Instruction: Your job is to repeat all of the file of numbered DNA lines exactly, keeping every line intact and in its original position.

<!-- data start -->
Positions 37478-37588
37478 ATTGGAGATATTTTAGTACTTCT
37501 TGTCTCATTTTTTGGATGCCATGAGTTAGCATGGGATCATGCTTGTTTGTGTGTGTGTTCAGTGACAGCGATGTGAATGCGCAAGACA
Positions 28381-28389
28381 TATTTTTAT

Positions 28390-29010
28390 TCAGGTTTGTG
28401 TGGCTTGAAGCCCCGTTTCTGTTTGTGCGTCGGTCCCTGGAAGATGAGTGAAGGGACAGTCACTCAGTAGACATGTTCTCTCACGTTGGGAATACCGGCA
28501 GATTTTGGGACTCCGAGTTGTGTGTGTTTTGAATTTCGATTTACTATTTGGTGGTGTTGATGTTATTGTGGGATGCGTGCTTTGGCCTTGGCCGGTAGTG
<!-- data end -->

Positions 37478-37588
37478 ATTGGAGATATTTTAGTACTTCT
37501 TGTCTCATTTTTTGGATGCCATGAGTTAGCATGGGATCATGCTTGTTTGTGTGTGTGTTCAGTGACAGCGATGTGAATGCGCAAGACA
Positions 28381-28389
28381 TATTTTTAT

Positions 28390-29010
28390 TCAGGTTTGTG
28401 TGGCTTGAAGCCCCGTTTCTGTTTGTGCGTCGGTCCCTGGAAGATGAGTGAAGGGACAGTCACTCAGTAGACATGTTCTCTCACGTTGGGAATACCGGCA
28501 GATTTTGGGACTCCGAGTTGTGTGTGTTTTGAATTTCGATTTACTATTTGGTGGTGTTGATGTTATTGTGGGATGCGTGCTTTGGCCTTGGCCGGTAGTG